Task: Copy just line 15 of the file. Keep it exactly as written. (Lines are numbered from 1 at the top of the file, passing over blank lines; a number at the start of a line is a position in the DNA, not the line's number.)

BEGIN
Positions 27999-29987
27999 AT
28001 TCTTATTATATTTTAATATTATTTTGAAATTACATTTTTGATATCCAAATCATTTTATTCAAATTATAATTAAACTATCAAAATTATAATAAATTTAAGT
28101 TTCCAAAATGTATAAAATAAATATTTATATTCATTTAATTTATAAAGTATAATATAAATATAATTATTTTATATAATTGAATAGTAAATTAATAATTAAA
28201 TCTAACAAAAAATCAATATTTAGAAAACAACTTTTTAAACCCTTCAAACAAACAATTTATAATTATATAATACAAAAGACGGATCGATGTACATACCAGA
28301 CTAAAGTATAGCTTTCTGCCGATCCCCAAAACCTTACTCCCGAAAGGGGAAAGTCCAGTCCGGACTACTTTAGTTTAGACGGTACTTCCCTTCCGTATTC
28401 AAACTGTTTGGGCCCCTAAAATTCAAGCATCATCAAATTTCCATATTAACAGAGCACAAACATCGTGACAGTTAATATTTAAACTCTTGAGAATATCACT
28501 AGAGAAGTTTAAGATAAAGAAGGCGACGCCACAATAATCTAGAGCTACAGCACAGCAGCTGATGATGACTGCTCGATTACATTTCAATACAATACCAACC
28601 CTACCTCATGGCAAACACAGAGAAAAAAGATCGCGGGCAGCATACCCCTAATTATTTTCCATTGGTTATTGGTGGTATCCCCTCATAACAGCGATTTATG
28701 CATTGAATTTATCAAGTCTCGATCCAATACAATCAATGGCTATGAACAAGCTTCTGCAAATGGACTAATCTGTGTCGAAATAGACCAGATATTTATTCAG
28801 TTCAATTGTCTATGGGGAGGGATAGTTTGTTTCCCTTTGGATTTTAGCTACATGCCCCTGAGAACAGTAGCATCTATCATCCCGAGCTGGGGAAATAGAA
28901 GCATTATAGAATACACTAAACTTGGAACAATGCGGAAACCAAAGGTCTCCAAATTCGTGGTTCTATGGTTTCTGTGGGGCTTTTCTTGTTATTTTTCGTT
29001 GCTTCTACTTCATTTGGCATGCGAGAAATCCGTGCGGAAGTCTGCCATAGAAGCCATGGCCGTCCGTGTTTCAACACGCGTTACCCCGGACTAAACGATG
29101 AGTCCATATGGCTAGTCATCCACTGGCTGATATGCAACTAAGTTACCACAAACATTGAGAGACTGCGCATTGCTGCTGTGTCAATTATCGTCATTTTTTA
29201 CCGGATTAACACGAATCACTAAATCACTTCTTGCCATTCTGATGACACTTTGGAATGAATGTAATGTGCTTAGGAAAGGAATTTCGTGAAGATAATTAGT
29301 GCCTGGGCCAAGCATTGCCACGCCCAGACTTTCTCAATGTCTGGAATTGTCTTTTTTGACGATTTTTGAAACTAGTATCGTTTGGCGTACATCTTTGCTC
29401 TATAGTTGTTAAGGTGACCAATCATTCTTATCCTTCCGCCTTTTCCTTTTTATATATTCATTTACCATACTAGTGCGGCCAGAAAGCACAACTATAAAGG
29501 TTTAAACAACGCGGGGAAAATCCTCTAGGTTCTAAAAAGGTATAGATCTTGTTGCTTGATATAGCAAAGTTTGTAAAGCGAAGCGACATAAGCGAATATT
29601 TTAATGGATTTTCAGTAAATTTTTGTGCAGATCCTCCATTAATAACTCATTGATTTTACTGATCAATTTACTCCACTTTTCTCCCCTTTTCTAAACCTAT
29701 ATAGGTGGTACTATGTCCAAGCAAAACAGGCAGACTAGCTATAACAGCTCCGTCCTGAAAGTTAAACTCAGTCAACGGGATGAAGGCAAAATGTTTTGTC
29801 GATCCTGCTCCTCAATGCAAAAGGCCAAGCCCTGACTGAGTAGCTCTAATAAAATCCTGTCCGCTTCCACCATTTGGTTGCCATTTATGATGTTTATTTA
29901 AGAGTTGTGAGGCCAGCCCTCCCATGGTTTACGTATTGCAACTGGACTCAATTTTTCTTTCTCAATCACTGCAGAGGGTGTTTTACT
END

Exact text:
29201 CCGGATTAACACGAATCACTAAATCACTTCTTGCCATTCTGATGACACTTTGGAATGAATGTAATGTGCTTAGGAAAGGAATTTCGTGAAGATAATTAGT